Most people associate the Caribbean with palm-fringed sandy beaches, cricket and rum. Mention the West Indies to birders and they think todies and tremblers, among a remarkable array of c. 190 endemic species. Furthermore, no fewer than six families are confined to the region, and another (spindalises) virtually so. The region also receives many vagrants from both North and South America, and even transatlantic arrivals from the Old World. If this were not sufficient enticement, several of the most poorly known and enigmatic birds in the world—including Ivory-billed Woodpecker and Semper’s Warbler—as well as others requiring further taxonomic investigation, provide additional allure.
- Taxonomy follows the HBW and BirdLife International Illustrated Checklist of the Birds of the World.
- Detailed texts covering status, habitat and behaviour, age, sex and geographical variation, voice, and confusion species.
- Over 1600 illustrations covering all species and distinctive subspecies, birds in flight, males and females, juveniles and non-breeding plumages, where appropriate.
- QR code for every species, linked to complementary audiovisual material.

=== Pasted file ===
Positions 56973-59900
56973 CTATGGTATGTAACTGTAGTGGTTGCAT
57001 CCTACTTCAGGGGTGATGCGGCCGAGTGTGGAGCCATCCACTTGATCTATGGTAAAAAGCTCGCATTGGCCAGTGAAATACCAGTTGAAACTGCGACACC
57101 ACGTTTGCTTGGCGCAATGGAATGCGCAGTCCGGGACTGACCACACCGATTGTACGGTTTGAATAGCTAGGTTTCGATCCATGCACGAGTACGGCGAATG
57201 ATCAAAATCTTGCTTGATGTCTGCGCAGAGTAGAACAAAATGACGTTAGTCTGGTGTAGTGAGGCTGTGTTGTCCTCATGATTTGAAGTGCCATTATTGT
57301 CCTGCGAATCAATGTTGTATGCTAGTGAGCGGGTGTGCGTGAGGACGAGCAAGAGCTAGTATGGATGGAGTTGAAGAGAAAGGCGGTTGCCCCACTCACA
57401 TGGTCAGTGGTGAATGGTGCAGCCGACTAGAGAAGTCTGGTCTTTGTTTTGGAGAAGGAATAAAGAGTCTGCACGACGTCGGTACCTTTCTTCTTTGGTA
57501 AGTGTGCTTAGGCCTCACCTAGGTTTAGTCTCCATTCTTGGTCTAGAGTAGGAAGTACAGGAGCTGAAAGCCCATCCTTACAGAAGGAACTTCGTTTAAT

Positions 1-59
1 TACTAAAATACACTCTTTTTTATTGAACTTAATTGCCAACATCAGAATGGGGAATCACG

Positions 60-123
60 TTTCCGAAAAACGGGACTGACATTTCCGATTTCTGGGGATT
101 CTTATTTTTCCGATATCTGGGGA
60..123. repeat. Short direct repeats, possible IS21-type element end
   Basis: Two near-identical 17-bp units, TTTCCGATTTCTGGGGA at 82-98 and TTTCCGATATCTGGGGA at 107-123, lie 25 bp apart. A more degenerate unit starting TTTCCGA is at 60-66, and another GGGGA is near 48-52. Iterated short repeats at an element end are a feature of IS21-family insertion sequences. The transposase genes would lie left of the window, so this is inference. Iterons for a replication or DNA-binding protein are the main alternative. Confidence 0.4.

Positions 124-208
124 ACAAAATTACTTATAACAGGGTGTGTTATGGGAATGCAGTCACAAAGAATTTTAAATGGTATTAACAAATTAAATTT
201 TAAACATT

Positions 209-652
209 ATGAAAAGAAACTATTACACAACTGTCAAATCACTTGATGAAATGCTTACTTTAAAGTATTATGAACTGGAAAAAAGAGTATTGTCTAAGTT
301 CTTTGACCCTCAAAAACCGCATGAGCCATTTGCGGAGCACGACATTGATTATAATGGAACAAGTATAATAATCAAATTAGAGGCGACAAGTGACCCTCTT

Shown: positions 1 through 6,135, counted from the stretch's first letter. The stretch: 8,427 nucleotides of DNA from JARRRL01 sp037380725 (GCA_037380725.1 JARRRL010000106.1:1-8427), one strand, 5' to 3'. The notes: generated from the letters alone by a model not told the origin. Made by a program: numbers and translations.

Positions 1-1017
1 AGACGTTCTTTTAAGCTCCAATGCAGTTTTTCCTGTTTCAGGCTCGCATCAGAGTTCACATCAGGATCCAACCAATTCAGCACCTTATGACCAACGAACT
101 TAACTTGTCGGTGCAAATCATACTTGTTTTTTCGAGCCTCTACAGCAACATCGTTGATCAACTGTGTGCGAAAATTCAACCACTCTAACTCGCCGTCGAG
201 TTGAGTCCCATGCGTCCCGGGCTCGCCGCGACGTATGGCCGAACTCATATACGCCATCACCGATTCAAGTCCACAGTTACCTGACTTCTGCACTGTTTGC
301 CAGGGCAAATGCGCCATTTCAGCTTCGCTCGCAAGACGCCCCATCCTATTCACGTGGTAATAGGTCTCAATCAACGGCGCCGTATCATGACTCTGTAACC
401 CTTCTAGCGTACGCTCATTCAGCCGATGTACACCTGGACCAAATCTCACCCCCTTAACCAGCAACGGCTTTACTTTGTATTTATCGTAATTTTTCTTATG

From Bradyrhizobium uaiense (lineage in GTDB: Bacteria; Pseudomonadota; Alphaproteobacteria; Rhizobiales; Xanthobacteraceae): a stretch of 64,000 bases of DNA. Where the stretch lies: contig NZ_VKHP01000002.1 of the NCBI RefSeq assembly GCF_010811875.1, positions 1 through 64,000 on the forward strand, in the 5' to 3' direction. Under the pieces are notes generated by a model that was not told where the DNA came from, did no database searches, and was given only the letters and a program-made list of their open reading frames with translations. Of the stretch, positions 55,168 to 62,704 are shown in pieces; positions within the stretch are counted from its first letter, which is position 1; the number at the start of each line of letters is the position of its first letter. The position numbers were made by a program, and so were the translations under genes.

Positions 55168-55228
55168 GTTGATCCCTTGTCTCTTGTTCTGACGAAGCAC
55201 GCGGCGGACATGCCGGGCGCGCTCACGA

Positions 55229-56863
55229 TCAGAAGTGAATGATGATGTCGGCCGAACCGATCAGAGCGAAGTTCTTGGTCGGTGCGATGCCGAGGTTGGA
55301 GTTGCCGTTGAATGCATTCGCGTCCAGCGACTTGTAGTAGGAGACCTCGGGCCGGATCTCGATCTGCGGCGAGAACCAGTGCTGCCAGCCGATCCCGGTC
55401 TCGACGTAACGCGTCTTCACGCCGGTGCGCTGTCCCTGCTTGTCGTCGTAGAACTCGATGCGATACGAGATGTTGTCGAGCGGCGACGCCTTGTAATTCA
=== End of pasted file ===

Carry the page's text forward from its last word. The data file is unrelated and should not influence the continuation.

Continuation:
- More than 650 full-colour range maps for all species other than vagrants.
- Well-marked subspecies groups receive full accounts, and the distributions of subspecies breeding in the region are clearly mapped.
- 712 species; c. 190 endemics.
- Over 1600 illustrations and more than 650 distribution maps.
Countries and territories covered in this guide:
Bahamas, Turks and Caicos Islands, Cuba, Cayman Islands, Jamaica, Haiti, Dominican Republic, Puerto Rico, Virgin Islands, Anguilla, Saint Martin, Saint Barthélemy, Saba, Sint Eustatius, Saint Kitts and Nevis, Antigua and Barbuda, Montserrat, Guadeloupe, Dominica, Martinique, Saint Lucia, Saint Vincent and the Grenadines, Grenada, Barbados, Isla de Aves, Swan Islands, San Andrés, Providencia and Santa Catalina.
Checklist with full taxonomy and list of species:
Download the Checklist of the Birds of West Indies as a PDF file, specially prepared by the authors of the guide. You will find checkboxes to register your sightings, as well as invaluable information, such as the local hotspots where you’ll find the most sought-after birds.